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The Grief Box for Carers Online Workshop Series - Session 2: Losing Them, Finding Them

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Event description

The Grief Box for Carers series of six, two-and-a-half-hour workshops presented over six months by The Grief Centre of Western Australia and supported by MIFWA.  It will introduce carers to the concepts of loss and grief, emotional intelligence, awareness of self and others and much more. The workshops are designed to deliver the tools to engage the carer's resilience and self-management skills to enable a compassionate response to grief for self and others.  

A rich conversational styled interactive workshop series, each session will add a layer of understanding, building the picture of resilience for people who are in a caring role and affected by grief and loss, particularly ambiguous loss, which often goes unrecognised.  Each workshop is facilitated by a carer peer and is delivered from through the lens of lived experience.

We understand the carer’s journey and how isolating and impactful it can be on the wellbeing of the carer. Too often grief and loss is not a topic for discussion and consequently, unattended grief causes a range of unhelpful coping strategies. This workshop series is designed to build hope and be transformational in its outcomes.

The Grief Box for Carers is specifically tailored to the caring community, and those who serve this community, so carer peer workers and other supporters are welcome to participate.

Training and Key Objectives:

  • To open key conversations about grief and loss
  • To create understanding of personal and community resilience after loss
  • To better understand the impacts of caring on the carer
  • To identify and better understand and manage relationship dynamics in caring
  • To promote hope and build resilience in the caring community
  • To better understand how to advocate for self and others
  • To learn strategies for self-management and self-care
  • To recognise the rewards and compensations of caring


Session 2: Losing Them, Finding Them - 19 March 2024 | 9:30am-12:30pm

Many carers struggle with the change in relationship dynamics following the incapacitation or reduced capacity of the person for whom they are caring.

Where previously a partner may have played a very practical role in the relationship, they may now not be able to complete practical tasks. This causes an ambiguous loss in the relationship and there is a grief associated.

Further, wellness can fluctuate. Where lack of function may be extreme at one time, it may be less extreme at another. How does the carer manage these dynamic changes in power in the relationship?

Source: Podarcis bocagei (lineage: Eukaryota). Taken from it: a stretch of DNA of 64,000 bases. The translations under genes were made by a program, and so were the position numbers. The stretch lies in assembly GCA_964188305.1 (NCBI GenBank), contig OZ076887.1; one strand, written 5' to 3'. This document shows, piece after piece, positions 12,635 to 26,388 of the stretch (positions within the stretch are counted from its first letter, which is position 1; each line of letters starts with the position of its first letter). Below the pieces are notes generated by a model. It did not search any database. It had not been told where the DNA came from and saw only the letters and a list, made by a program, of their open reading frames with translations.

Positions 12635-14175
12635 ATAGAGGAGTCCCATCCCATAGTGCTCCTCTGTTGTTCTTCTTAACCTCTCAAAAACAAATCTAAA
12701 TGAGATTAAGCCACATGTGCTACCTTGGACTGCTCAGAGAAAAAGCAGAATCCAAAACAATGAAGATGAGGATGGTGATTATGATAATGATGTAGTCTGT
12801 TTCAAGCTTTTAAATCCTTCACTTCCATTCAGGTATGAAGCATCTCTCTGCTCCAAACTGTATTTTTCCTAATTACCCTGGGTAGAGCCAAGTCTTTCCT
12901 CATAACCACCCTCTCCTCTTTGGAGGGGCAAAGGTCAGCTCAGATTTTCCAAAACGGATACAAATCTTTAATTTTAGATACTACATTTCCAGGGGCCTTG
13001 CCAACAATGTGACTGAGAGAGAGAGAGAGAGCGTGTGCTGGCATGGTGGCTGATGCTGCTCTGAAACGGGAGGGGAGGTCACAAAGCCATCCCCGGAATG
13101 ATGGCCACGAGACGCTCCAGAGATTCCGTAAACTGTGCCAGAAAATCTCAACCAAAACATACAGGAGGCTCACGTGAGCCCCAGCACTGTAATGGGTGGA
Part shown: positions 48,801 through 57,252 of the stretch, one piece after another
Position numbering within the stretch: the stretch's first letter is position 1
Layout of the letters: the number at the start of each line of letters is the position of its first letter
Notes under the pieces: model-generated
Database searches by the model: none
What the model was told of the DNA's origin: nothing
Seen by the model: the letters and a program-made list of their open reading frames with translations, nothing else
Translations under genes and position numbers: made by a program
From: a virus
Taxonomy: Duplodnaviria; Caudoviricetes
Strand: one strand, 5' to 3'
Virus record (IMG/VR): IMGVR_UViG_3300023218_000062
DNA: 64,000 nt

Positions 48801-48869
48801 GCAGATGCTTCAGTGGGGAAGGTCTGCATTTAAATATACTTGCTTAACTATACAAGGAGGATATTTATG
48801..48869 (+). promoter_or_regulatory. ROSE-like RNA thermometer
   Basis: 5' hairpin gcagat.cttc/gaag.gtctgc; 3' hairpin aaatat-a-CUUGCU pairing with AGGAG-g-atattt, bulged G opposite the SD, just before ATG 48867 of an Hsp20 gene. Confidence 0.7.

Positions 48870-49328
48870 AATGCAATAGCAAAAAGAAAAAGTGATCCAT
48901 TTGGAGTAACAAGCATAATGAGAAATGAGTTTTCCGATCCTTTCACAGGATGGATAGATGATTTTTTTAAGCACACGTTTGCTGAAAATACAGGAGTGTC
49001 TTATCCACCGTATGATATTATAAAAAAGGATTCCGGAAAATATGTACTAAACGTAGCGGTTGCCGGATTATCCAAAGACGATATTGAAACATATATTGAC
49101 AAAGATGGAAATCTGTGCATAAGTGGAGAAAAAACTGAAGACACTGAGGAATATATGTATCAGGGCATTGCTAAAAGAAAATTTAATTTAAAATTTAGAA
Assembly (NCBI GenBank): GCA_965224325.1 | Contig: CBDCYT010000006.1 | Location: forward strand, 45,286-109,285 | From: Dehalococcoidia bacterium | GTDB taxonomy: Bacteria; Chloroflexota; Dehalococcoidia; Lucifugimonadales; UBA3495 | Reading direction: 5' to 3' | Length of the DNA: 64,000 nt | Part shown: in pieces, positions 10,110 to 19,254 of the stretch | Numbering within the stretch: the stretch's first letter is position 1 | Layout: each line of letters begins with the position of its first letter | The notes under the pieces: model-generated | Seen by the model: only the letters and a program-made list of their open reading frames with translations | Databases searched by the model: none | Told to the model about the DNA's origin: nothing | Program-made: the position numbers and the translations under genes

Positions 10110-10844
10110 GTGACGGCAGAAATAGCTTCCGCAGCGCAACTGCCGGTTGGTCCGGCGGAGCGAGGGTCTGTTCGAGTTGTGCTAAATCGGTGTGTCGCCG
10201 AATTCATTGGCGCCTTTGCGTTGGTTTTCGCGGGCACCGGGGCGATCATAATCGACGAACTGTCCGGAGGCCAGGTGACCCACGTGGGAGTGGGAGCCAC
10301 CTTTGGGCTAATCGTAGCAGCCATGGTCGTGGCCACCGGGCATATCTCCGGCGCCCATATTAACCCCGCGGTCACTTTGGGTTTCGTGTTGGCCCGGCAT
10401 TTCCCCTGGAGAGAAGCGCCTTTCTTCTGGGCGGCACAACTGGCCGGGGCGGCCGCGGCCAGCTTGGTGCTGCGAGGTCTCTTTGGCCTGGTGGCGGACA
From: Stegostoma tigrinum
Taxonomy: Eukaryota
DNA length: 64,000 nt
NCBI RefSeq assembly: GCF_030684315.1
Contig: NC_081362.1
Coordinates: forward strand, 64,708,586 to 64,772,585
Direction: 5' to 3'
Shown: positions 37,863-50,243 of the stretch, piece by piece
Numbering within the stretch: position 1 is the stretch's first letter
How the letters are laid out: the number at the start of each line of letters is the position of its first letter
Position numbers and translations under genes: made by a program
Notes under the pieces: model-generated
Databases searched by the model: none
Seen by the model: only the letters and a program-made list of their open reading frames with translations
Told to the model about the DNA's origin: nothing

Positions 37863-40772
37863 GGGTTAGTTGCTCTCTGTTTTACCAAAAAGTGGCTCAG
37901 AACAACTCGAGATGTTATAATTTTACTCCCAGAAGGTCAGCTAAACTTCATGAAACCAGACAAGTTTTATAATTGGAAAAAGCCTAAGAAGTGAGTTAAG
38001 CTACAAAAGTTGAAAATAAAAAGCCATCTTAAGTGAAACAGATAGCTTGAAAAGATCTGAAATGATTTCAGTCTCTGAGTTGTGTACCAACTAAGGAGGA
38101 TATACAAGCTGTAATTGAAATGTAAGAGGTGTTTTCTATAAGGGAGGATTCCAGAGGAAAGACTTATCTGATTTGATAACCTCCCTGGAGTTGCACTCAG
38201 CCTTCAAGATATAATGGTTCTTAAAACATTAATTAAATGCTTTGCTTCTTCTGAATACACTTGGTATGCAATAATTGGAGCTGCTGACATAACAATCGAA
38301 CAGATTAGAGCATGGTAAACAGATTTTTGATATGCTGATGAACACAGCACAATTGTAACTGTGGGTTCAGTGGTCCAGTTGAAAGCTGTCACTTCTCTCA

This session will explore the dynamics of relationships, ambiguous loss due to changes in capacity and separating the person from the illness or physical, psychological or emotional limitation. It will help the carer to expand their awareness of others and increase their emotional intelligence, increasing their capacity to cope and hold hope.


Who should register?

  1. Carers/family/supporters/kin of someone living with a life-impacting condition (physical or mental health related)
  2. People who support carers who want to be able to better support them


About the Facilitator

Hayley Solich
Facilitator: Hayley Solich

Hayley Solich is a carer with experience delivering carer engagement training into 15 public mental health facilities in Western Australia. She is the past Carer Co-Chair of the National Mental Health Consumer & Carer Forum, and a mutli-award winning community engagement specialist and educator.

Hayley is no stranger to grief and loss, having lived through the tragic loss of a parent to road trauma in her early 20s, the same year that her two grandmothers passed away. She has now also survived the death of a child through miscarriage, her mother-in-law’s death to brain cancer, a friend’s suicide and her father and father-in-law’s passing.

“Not all loss relates to death. I first recognised that I was experiencing ambiguous loss when I sat in a carer’s group and the person next to me started speaking about their feelings in relation to their partner’s incapacitation due to a brain injury. I started to cry because I realised that my loss was the same. My partner was incapacitated due to physical and mental health conditions, and I was also sad that he could no longer do the things he used to do.  Knowing someone else was experiencing the same sadness as I was felt validating,” says Hayley.

“This started a journey of healing for me because when you know what you are feeling and you can put words to it, you are then empowered to address your pain.”

Hayley joined The Grief Centre of Western Australia team in 2021 as a volunteer, chairing the Management Committee, and is now working as the Business Development Manager and an Educator.


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